My favorite haunt in Lyttleton Terrace is Bendigo Wholefoods with its edible garden nursery, shop, and cafe. Most of the food is sourced within 93 miles of the city, a mindful alternative to the traditional supermarket. My car trunk was getting fuller by the minute.
Pro Tip: Book a Food Fossicking Tour where a local guide takes you straight to the heart of the best food experiences ending with a meal of local produce from the award-winning Masons restaurant.
4. Fine Dining Is Key
In Australia, we call it destination dining: driving miles from a major city to lunch in a regional center because a restaurant is famous for its food.
Masons of Bendigo is a chef-hatted restaurant (one that receives a chef’s hat from the Australian Good Foods Guide) that pays homage to local producers and has a paddock-to-plate ethos. One of its tasting menus is a way to enjoy the region on your plate.
A meal might begin with Great Ocean duck, ginger and garlic chive steamed dumplings, gailan, white radish, taro, and drunken duck broth. It could end with a dessert of Vietnamese Coffee Ice Cream matched to an Opera Cake, with hazelnut and figs from the Gravel Hill Community Garden.
The Salvation Army’s Gravel Hill Community Garden is a fundamental part of Bendigo’s Grow Cook Share community initiative. As Mason’s chef and co-owner Sonia Anthony explains, the gardens are only a quarter of a mile away. “Not sure we could source lower food miles than that,” she said.
Teas made from Indigenous spices and herbs, including river mint, lemon myrtle, and ginger native lemongrass, are possible palate cleansers between courses. Dja Dja Wurrung’s young entrepreneur Sharlee Dunolly-Lee created these blends drawing on age-old wisdom from Indigenous Elder Aunty Julie Mchale.
Woodhouse, a hatted chef restaurant is ranked the best steakhouse in the Victoria-Tasmania Savour Awards and the 3rd best in Australia. This Bendigo institution also showcases central Victoria’s best local produce. Owner and head chef Paul Pitcher grills free-range dry-aged steaks and F1 Wagyu over burning red gum, imparting a special flavor and caramelization to the steaks. Leave room for one of his signature desserts of wood-roasted Harcourt Pink Lady apple, dulce de leche, cinnamon palmier, nutty crumble, caramel glass, and vanilla bean ice cream.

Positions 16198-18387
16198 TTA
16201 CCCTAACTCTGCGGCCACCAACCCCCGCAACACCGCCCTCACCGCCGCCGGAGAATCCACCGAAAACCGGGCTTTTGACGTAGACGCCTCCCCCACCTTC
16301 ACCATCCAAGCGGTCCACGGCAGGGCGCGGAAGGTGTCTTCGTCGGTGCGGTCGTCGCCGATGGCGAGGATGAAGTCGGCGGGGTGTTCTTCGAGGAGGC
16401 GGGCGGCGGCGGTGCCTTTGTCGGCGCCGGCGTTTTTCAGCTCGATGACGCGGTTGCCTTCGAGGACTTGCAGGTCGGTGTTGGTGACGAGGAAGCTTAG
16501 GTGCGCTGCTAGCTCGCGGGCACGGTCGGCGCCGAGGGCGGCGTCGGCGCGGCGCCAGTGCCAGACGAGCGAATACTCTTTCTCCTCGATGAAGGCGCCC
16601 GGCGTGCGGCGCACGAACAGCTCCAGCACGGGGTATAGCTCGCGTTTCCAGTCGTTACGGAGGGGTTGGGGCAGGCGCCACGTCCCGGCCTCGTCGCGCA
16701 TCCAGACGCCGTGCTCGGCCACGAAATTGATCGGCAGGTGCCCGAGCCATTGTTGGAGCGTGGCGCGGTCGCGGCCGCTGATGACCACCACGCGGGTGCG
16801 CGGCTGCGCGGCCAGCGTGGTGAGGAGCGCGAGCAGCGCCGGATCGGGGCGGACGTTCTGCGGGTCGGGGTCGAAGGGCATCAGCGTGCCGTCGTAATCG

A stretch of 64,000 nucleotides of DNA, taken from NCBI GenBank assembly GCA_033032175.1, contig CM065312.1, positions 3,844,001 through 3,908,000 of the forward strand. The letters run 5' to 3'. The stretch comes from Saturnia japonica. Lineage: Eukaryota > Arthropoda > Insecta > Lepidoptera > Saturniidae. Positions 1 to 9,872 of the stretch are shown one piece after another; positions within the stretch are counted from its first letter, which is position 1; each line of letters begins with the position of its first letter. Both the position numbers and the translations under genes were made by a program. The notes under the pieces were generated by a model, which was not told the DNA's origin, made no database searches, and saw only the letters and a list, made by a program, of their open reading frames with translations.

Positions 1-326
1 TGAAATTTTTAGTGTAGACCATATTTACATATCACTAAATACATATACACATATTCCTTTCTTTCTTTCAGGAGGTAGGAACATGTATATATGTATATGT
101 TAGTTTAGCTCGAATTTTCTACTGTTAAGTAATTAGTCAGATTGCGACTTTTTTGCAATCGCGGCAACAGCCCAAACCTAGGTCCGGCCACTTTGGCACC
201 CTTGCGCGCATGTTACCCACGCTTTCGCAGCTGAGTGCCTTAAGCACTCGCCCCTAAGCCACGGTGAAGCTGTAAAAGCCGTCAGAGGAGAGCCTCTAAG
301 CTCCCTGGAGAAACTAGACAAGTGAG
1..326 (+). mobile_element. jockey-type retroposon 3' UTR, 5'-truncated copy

5. Women In Wine
The Bendigo region is home to over 130 wineries and breweries. Sip many of their creations at Wine Bank on View, a wine merchant and wine bar housed in a heritage-listed former Bendigo bank.
Head to some of the idyllic vineyards and enjoy the sweeping views and relaxed pace.
A group of female winemakers who banded together to support each other during COVID lockdowns became friends, and continue to empower other women in wine. They created the Heathcote Women in Wine Cellar Door Trail only 30 minutes from Bendigo. Their family-run boutique wineries include Sanguine Estate Wine, Munari Wines, Vinea Marson, Silver Spoon Estate, and Farmer & The Scientist. All are within 10 minutes of each other.
Tastings are relaxed and showcase award-winning Shiraz, ranging from Italian, French, and Spanish varieties. Silver Spoon is solar-powered and off the grid with no power lines to mar the area’s scenic beauty. Vinea Marson won the Gourmet Traveller Best Cellar Door Award for tastings. In true Italian-style, tastings are around the family table, over antipasti plates of cured meats, Italian cheese, and estate-grown extra-virgin olive oil.
Pro Tip: Trail bookings through Heathcote Information Centre or via the website.
6: A Regional Food Bowl
When UNESCO awards the title City of Gastronomy, they include the whole region that produces the local food. The greater city of Bendigo takes in an area of 116 square miles. The surrounding towns are food and wine getaways with stunning accommodation, nature walks, and spa experiences. The Daylesford/Hepburn Springs area is a getaway for gourmands. The Old Mill at Castlemaine houses makers, including a chocolatier, a Viennese coffeehouse, and an artisan cheesemaker. Harcourt is one of the best apple-growing areas in Australia and home to a serious cider culture.
Even if you don’t get to visit these towns, the rotational farmers’ markets give you a taste of their produce. I visited the Bendigo Community Farmers’ Market outside the Good Loaf but could have caught a similar market in Castlemaine, Maldon, or Talbot. My basket overflowed with black truffles from Black Cat Truffles, organic potatoes from Sandors Harvest, new season walnuts from Husk and Harvest, honey from Collins Honey, and bottles of rhubarb and apple cider from Harcourt’s Darraweit Valley Cider.
Before taking my bounty back to Melbourne, I detoured to Bridgewater for Australia’s Best Vanilla Slice in Australia. A vanilla slice is thickset creamy custard wedged between two flaky pastry layers topped with a sweet white fondant. I also hunted out Simply Tomatoes in the tiny hamlet of Boorat. Marilyn Lanyon and her husband hand-pick green tomatoes, pickle them using a traditional Italian method in salt and vinegar before dousing them with virgin olive oil, oregano, and garlic. I’m cursing myself. I only bought one packet! Back to Bendigo, I go for more great food tourism.
Australia is noted for its wildlife and natural resources, but its food scene also gets worldwide recognition: